... and their massive doors, ere being marched up to ground level again, and down the hill through some singularly awful stenches, mostly arising from rubber, into the big Wesleyan church in the middle of the town. It is a building in the terrible Africo-Gothic style, but it compares most favourably with the cathedral at Sierra Leone, particularly internally, wherein, indeed, it far surpasses that structure. And then we returned to the Mission House and spent a very pleasant evening, save for the knowledge (which amounted in me to remorse) ...
— Travels in West Africa • Mary H. Kingsley

... before heresy burst forth this religious restlessness found vent in many directions. It endowed Christianity with several beautiful but insidious gifts, several incongruous though well-meant forms of expression. Among these we may count Gothic art, chivalrous sentiment, and even scholastic philosophy. These things came, as we know, ostensibly to serve Christianity, which has learned to regard them as its own emanations. But in truth they barbarised Christianity just as Greek philosophy and worship and Roman habits of administration had ...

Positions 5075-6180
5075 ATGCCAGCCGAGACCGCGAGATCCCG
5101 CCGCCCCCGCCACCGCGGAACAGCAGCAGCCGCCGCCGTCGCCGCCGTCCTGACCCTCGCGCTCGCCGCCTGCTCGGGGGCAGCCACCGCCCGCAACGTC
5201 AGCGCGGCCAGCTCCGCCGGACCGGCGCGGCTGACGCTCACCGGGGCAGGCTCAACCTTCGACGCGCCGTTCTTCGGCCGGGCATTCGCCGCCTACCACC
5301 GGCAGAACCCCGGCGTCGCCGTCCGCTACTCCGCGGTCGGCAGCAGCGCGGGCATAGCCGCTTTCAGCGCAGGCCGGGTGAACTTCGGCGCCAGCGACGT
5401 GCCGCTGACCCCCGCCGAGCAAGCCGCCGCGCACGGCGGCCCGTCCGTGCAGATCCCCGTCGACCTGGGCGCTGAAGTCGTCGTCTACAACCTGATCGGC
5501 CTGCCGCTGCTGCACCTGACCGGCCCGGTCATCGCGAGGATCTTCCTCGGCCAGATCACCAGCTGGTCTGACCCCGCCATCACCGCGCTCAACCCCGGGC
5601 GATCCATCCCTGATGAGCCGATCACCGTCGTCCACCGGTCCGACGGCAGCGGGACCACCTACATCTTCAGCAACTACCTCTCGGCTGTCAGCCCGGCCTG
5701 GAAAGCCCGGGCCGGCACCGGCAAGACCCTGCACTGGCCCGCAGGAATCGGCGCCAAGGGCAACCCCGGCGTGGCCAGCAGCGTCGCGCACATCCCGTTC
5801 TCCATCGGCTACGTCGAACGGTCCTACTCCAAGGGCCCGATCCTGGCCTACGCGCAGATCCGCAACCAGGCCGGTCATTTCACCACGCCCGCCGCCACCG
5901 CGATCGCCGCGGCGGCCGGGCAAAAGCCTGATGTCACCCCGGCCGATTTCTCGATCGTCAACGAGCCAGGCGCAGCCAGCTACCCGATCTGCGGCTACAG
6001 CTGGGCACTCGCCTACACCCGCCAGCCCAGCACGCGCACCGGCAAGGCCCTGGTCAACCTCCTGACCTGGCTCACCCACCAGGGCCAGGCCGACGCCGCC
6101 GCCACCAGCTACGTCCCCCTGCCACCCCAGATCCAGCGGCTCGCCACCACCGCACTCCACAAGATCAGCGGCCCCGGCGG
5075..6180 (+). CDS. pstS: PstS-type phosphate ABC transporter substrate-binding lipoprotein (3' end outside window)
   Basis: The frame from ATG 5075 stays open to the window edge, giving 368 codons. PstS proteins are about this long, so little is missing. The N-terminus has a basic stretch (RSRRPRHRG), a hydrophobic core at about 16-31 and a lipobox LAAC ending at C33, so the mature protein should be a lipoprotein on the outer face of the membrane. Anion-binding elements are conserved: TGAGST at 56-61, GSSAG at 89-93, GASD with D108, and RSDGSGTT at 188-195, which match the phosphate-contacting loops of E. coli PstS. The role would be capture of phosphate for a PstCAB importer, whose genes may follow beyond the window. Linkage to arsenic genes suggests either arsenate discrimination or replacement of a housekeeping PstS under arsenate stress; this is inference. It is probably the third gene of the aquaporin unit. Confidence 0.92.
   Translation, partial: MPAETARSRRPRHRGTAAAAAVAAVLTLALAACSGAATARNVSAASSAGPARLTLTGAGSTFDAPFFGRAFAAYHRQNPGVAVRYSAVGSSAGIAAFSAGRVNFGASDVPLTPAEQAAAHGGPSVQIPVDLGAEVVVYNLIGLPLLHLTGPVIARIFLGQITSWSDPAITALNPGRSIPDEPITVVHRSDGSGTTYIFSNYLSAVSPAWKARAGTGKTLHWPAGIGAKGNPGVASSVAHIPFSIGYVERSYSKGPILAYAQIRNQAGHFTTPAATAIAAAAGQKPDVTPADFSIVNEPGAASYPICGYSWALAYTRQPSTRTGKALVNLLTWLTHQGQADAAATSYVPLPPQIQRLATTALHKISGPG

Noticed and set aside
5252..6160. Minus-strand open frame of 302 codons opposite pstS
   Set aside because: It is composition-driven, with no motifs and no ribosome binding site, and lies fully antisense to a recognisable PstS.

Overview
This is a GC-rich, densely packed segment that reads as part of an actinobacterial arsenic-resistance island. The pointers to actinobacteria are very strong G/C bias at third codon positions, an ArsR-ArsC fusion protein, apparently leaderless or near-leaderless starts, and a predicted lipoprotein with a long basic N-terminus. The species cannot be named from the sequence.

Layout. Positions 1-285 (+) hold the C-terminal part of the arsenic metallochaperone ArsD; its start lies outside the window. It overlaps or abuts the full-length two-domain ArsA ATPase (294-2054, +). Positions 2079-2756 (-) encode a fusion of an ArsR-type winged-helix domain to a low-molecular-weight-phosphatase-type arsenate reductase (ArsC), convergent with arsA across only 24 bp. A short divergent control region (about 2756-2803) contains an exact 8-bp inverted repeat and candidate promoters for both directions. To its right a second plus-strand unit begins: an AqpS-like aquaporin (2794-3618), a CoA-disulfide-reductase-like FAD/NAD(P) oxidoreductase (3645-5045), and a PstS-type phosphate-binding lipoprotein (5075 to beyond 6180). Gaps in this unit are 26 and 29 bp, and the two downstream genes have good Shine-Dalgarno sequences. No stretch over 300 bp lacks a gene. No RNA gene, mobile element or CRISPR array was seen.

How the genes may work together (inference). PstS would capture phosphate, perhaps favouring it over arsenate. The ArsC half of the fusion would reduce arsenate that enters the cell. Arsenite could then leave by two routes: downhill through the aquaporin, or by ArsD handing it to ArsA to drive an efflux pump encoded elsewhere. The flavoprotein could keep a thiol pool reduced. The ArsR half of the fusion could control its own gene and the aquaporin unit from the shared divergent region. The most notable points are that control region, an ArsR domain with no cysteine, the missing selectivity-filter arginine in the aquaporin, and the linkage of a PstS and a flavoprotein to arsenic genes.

— The Life of Reason • George Santayana

... to King Arthur(24) on Saturday, and was tired to death, both of the nonsense of the piece and the execrable performance, the singers being still worse than the actors. The scenes are little better (though Garrick boasts of rivalling the French Opera,) except a pretty bridge, and a Gothic church with windows of painted glass. This scene, which should be a barbarous temple of Woden, is a perfect cathedral, and the devil officiates at a kind of high-mass! I never saw greater ...
— Letters of Horace Walpole, V4 • Horace Walpole